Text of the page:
Monday, April 18, 2005
The Washington Monthly has an interesting report on a survey discussing satisfaction with the American Health Care system. Kevin Drum, the blog editor, states,
. . . here are the percentages of Americans who say they are "fairly or very satisfied" with their own health system:
- Poor: 45%
Everyone else: 34%
This is pretty remarkable. First, the elderly in America, who are covered by a state-run national healthcare system (Medicare and Medicaid) are way more satisfied with their healthcare than everyone else. As it happens, the elderly in other countries also tend to report higher satisfaction levels than other people, but usually by just a few percentage points. In America, where the elderly are covered by a national system and others aren't, the elderly are more satisfied by a whopping 27 percentage points.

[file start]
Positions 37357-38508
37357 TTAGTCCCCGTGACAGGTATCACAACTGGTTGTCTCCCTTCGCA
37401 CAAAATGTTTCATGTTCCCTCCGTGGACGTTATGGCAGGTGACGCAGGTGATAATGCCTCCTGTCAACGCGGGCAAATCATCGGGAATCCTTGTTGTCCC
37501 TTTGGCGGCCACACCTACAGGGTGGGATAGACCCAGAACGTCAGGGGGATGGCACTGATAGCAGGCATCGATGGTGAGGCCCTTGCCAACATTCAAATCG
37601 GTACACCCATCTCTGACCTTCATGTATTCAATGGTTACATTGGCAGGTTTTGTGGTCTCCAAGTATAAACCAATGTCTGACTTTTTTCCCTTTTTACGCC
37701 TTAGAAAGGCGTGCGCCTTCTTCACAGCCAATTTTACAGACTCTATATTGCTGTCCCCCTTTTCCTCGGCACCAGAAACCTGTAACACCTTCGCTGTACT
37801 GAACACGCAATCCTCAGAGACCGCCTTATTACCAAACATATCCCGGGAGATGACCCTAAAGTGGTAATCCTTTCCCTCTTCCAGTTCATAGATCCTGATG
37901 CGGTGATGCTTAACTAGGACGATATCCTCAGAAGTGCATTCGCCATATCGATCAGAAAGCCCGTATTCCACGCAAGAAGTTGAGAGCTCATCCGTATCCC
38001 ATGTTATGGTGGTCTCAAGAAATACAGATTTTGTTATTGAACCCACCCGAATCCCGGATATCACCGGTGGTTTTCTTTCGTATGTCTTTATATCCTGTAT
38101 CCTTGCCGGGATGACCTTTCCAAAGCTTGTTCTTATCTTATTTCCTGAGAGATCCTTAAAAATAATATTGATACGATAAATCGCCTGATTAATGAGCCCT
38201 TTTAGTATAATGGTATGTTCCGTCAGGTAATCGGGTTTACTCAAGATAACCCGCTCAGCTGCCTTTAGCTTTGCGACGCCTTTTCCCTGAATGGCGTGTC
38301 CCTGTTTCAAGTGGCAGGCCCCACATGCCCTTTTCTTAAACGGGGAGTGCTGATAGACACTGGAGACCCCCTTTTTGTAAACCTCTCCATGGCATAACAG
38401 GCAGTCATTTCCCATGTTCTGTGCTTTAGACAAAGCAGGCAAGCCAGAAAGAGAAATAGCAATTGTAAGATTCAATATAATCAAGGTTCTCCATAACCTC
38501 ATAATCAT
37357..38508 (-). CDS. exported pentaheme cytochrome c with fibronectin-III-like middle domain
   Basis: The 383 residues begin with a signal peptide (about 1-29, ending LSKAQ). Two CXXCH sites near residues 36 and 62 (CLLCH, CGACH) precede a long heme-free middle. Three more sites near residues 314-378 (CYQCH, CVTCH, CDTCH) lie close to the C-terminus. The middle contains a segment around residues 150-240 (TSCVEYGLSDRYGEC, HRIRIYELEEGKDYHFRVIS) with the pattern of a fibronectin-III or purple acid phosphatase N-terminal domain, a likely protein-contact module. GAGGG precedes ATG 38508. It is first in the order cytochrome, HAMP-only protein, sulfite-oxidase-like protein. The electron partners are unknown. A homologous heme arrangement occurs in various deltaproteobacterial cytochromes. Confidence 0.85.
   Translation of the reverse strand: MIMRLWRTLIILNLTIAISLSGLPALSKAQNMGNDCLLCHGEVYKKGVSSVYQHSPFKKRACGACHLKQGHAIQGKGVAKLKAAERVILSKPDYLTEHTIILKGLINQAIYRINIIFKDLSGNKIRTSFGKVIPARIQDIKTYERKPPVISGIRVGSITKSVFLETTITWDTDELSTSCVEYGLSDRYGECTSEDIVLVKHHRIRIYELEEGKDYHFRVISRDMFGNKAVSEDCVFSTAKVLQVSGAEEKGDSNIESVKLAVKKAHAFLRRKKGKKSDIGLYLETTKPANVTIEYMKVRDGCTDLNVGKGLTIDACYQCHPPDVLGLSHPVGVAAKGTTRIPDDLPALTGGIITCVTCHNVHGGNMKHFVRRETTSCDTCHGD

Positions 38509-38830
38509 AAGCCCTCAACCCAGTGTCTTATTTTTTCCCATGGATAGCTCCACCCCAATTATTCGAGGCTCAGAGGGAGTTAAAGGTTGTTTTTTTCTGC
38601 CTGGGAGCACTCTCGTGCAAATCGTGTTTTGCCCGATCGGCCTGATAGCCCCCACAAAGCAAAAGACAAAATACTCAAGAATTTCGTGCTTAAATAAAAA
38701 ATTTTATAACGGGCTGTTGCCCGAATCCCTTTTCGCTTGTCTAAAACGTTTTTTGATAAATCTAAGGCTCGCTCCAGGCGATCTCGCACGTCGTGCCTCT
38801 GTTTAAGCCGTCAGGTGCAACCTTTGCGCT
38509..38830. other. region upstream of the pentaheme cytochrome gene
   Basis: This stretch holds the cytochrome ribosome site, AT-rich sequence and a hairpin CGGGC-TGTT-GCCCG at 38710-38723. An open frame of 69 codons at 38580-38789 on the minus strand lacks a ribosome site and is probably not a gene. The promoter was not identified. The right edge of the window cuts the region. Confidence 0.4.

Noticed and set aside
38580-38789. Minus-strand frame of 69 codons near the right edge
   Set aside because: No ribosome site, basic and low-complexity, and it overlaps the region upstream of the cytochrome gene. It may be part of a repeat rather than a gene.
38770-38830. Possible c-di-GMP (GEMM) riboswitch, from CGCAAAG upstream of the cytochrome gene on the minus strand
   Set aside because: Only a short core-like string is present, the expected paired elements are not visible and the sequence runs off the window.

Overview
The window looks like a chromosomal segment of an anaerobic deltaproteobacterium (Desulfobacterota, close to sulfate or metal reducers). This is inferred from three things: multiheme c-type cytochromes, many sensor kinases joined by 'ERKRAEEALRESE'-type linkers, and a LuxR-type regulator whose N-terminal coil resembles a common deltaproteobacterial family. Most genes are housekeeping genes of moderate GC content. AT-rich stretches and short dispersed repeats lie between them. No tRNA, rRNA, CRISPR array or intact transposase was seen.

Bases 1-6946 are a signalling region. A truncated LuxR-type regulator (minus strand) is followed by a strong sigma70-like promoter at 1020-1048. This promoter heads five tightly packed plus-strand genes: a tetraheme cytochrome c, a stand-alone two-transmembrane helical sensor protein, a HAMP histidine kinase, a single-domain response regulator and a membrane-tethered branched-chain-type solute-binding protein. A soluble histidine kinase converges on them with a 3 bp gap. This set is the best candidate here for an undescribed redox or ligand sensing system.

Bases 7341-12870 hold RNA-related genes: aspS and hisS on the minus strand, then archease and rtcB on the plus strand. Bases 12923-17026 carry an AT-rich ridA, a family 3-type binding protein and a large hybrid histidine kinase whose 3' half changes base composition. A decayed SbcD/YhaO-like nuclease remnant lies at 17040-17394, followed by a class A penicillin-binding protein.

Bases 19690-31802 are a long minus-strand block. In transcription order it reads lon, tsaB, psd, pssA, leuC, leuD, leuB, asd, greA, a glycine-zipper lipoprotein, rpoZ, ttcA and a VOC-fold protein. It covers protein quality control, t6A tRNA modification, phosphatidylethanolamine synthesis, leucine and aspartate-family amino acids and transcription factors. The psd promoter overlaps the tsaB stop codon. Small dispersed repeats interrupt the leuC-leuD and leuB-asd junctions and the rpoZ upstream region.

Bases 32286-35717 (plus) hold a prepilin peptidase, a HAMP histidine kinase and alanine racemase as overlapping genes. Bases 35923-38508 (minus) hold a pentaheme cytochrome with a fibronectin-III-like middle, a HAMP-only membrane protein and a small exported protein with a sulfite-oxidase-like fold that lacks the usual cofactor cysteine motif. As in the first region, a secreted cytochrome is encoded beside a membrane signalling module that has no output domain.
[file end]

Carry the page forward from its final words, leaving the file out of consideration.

Second, even the poor are more satisfied with their healthcare than the rest of us. The poor generally rely on a combination of Medicaid, emergency rooms, and free clinics for their healthcare, a system that's hard to beat for sheer inefficiency and appalling service. But even at that, the rest of us, who are mostly covered by employer-provided health insurance, are less satisfied than the poor. The system of health coverage provided to the vast majority of American citizens is so bad that we like it even less than the jury-rigged system the poor are forced to use.